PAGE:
And there are such ministry gifts at work in the life of this body! What teachers we have. And what a spirit of extending themselves for this body. Do you realize we have some 600 volunteers who make our Children’s Ministry work? We don’t even have an accurate count of the number of our people who are in small groups – 800, 1,000, 1200 or more? And I believe compassion – shown as tears, cooking, repairing a roof, giving a car to a family, paying for a funeral – is the most widely disbursed gift God has put in this family of his people! I see it manifested everywhere on a daily basis. Individuals invest their lives for the sake of the community. The entire body is blessed as each member does his or her ministry function.

Maybe you’ve heard somebody say that in churches 90 percent of all the work that gets done is handled by the same five percent of the people. Balderdash! I doubt that is true anywhere. But it certainly isn’t true here. Maybe somebody doesn’t know what “church work” is and is thinking of speaking roles on Sunday mornings!

John: Paul lists several gifts in Romans 12 that are anything but limited to – what did you call them – “speaking roles on Sunday mornings”? Just look at the list of seven gifts of the Spirit he listed in his epistle to Rome. He has a different list when he writes to the Corinthians and another one when he writes to the Ephesians. Those differences remind us that none of the lists is inclusive of all spiritual gifts, nor should we simply combine them all to get a master list. The specifics mentioned in any of these letters were appropriate to the particular church setting.

If he were writing to churches today, some things might be the same. Others might be completely different. Giftedness comes in all sizes and shapes. I loved the card Eddie and Suzanne passed out last week making suggestions about gifts needed in the Children’s Ministry. It’s a great list for that ministry. The list doesn’t fit every church or every children’s ministry — it fits ours. Did you see these? Some gifts are obvious: Bible story teacher, small group leader, teacher’s aide, crafts, nursery worker. Some are less obvious: carpenter, computer consultant, drama, or artist. There are a couple that even I could do, like greeter and helper and prayer warrior. We understand that not everyone is gifted for ministry to children.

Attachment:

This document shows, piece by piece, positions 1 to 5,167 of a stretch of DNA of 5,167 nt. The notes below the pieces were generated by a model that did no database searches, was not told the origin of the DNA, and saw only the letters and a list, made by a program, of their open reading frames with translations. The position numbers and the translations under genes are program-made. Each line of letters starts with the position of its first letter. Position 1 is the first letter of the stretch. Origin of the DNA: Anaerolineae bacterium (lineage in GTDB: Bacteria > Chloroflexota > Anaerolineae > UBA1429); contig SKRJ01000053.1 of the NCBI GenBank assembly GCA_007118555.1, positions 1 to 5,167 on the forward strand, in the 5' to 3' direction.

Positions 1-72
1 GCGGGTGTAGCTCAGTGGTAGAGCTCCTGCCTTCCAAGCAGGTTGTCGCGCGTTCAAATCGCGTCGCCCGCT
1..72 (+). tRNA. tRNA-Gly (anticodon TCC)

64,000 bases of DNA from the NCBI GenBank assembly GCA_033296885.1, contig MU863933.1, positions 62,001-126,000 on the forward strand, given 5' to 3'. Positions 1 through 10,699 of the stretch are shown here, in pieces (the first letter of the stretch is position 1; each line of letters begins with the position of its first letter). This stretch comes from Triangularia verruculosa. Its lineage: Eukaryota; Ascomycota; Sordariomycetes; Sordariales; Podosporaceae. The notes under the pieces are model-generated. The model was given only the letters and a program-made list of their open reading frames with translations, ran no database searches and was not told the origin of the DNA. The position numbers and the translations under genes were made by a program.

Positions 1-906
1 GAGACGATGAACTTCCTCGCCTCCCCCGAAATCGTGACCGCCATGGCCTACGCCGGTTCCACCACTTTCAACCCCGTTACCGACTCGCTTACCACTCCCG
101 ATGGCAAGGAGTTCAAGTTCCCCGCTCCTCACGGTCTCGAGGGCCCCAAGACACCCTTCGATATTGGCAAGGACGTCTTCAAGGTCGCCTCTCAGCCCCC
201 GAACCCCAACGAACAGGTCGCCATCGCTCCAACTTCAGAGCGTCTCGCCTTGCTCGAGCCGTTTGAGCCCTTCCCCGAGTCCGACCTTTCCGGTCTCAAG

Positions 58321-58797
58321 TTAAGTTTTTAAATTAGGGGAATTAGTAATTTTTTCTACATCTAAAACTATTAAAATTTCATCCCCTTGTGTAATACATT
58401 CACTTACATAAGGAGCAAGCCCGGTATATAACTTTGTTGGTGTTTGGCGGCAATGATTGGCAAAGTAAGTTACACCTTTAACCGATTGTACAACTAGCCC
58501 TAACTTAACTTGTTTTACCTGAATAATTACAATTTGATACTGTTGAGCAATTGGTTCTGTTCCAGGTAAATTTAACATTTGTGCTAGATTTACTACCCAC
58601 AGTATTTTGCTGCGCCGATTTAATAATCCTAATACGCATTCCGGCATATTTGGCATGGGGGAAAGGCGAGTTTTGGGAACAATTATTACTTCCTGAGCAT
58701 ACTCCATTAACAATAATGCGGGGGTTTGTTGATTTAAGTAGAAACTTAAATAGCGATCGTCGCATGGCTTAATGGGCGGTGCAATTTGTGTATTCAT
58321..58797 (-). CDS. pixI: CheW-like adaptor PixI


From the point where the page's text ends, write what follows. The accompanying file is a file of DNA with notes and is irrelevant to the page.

There are countless other gifts that people bring to the service of this church. Not all gifts from God are Sunday morning gifts, right? Even among those listed in Romans 12, like the gifts of service or the acts of mercy. That last one is one of my favorites because it is an anytime gift just like God’s presence within us is an anytime reality. We need to understand that there are countless ways of God’s gracious gifts being revealed through us in countless settings. We all also need to understand that everyone is a piece of the larger puzzle. Everyone has his or her gift from God. Yes, not everyone has the musical gifts of some of the people you see up here every Sunday. Some peoples’ musical gifts aren’t seen up here at all, but they are experienced at other times in other settings. What we all need to realize is that God does not place any of us here to exist in anonymity and isolation. He calls each one of us to active engagement in the larger body for the good of the whole – and for the glory of our God.

Rubel: God got the church up and running by giving some of its earliest members a variety of supernatural spiritual abilities. Even so, from the first until now, the majority of the things he has done through his people has been through the endowments he has given men and women who were then willing to sanctify them to his glory.

Don’t you feel guilty that you don’t have this gift or that gift. Don’t let anybody frustrate you by drafting you to do something God didn’t gift you to do or give you the passion to do. But if you’d like to know your areas of primary giftedness, we can help you. If you are ready to put a gift in place, we have opportunities waiting for you. The only job that is completely filled is critic, and the one job we eliminated long ago is judge! Any other gift or passion you have, we’d like to help you sanctify it to the Lord in the life of the Family of God at Woodmont Hills. We want to create a full-employment community of faith in which every gift is recognized, engaged, and bearing fruit. We want everyone to find his or her place in the puzzle. It will never be quite as beautiful as it could have been if any piece were to go missing.